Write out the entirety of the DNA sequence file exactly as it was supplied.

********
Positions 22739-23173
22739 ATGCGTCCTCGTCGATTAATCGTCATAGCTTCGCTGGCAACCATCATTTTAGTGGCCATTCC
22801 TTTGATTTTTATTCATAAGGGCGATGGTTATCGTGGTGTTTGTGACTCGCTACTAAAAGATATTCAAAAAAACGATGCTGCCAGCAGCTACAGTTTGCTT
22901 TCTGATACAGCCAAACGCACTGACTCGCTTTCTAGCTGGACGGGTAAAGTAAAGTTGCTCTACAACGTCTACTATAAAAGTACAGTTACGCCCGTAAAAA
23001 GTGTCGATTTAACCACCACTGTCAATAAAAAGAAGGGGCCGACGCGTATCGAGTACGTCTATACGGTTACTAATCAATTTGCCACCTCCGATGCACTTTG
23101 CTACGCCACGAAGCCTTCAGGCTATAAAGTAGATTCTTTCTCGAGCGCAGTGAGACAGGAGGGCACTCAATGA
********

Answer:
Positions 22739-23173
22739 ATGCGTCCTCGTCGATTAATCGTCATAGCTTCGCTGGCAACCATCATTTTAGTGGCCATTCC
22801 TTTGATTTTTATTCATAAGGGCGATGGTTATCGTGGTGTTTGTGACTCGCTACTAAAAGATATTCAAAAAAACGATGCTGCCAGCAGCTACAGTTTGCTT
22901 TCTGATACAGCCAAACGCACTGACTCGCTTTCTAGCTGGACGGGTAAAGTAAAGTTGCTCTACAACGTCTACTATAAAAGTACAGTTACGCCCGTAAAAA
23001 GTGTCGATTTAACCACCACTGTCAATAAAAAGAAGGGGCCGACGCGTATCGAGTACGTCTATACGGTTACTAATCAATTTGCCACCTCCGATGCACTTTG
23101 CTACGCCACGAAGCCTTCAGGCTATAAAGTAGATTCTTTCTCGAGCGCAGTGAGACAGGAGGGCACTCAATGA